Once another dog (or animal or person) is exposed to these bodily fluids, they can be affected by them. The most common way is through oral contamination. This is due to licking contaminated bodily fluids including urine. Some dogs may chew or lick at the placenta or aborted fetuses and it can spread that way. Other ways of transmission include through the mucous membranes including the eyes and nose, which is inhalation. And of course, sexual transmission is highly possible as well.

It cannot be stressed enough that spaying or neutering is imperative.

Make Sure Your Dog Has Coverage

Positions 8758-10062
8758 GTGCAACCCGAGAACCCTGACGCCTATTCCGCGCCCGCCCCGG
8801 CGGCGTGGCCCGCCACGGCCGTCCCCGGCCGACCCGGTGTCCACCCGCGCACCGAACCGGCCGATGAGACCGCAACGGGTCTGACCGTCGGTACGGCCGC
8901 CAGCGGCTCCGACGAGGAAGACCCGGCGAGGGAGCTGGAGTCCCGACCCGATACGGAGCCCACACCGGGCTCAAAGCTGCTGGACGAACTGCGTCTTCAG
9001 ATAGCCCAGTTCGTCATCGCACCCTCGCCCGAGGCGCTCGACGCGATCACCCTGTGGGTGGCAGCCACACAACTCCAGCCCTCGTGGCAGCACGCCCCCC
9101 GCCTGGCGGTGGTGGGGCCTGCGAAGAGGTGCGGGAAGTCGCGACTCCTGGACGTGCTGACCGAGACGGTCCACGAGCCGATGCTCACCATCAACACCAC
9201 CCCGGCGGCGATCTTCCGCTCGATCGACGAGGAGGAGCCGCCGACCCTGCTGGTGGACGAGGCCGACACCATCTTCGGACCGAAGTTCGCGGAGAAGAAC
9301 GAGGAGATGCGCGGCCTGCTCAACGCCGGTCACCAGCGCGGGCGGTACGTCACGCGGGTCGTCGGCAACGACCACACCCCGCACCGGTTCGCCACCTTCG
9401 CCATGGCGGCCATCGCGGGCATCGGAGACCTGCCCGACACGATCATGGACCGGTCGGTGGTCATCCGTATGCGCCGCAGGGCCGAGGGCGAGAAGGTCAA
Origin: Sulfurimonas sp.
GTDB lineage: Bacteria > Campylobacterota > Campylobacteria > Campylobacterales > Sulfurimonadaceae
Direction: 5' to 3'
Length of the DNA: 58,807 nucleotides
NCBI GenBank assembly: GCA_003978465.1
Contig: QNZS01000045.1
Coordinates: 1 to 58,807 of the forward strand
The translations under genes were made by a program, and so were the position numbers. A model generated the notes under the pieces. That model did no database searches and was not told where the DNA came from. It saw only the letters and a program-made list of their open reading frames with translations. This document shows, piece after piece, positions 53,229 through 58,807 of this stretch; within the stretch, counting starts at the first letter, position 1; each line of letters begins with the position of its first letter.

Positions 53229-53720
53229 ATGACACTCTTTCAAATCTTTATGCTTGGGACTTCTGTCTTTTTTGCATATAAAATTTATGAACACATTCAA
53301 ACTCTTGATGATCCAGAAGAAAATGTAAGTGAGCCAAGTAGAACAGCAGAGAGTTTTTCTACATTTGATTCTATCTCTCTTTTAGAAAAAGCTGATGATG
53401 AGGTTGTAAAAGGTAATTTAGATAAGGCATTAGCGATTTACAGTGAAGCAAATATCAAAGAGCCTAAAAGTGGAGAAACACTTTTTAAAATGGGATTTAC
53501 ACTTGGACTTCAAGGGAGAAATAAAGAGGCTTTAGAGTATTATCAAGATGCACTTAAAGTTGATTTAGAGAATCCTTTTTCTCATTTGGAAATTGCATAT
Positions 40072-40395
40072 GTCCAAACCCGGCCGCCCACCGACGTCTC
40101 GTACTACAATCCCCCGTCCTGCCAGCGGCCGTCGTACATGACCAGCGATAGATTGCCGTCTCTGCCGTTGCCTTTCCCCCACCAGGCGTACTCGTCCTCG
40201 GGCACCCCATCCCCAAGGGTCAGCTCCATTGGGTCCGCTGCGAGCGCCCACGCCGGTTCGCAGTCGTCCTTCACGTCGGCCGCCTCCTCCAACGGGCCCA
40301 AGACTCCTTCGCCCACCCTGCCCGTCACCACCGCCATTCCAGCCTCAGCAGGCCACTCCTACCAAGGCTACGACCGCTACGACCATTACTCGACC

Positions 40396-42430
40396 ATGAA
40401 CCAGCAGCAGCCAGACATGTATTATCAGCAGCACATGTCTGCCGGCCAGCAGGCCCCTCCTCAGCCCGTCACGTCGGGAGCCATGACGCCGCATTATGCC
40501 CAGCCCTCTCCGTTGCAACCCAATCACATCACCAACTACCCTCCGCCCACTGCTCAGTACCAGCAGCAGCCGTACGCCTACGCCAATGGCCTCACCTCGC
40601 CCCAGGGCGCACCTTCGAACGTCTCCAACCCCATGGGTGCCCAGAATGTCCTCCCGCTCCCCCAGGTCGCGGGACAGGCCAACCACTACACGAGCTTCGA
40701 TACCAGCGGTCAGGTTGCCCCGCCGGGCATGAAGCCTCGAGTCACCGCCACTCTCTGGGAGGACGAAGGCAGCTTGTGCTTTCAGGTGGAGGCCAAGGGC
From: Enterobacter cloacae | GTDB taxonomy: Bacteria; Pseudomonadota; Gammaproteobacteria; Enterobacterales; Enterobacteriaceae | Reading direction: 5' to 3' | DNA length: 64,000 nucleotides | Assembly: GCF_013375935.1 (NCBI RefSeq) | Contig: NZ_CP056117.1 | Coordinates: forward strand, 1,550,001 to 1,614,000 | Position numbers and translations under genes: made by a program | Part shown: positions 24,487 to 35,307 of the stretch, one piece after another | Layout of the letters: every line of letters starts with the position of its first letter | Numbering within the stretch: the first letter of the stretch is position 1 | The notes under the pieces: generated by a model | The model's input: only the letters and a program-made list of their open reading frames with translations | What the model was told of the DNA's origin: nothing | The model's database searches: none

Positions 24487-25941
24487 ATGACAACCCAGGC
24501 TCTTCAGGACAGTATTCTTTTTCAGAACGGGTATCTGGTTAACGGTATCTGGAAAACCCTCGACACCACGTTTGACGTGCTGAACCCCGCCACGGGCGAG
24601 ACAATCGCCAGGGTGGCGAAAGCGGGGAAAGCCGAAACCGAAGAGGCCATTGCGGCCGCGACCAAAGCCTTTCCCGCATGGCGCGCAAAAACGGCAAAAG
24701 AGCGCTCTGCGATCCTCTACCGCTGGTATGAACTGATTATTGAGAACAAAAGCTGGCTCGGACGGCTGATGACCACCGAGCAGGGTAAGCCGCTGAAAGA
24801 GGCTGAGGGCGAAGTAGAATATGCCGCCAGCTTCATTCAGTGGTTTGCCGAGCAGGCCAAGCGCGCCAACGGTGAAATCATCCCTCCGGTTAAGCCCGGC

Brucellosis is a condition that requires treatment and we all know how expensive it is to see the vet. One way to mitigate some of your costs is with pet insurance. Tests, office visits, and anything to do with the vet can become extremely costly yet you want to do what is right for your dog. In the case of brucellosis, even after successful antibiotic treatment, your dog will need follow-up testing for a while, just to be sure that the condition has been treated properly and your dog is in the clear. This can add up quite a bit.

Insurance ensures that your furry friend can be taken care of in the best way possible, without taking every cent you own. It’s peace of mind and it’s affordable. When it comes to your dog’s well-being, it’s worth it. It allows you to have more leeway when it comes to your finances and you do not have to choose your dog’s health versus your finances.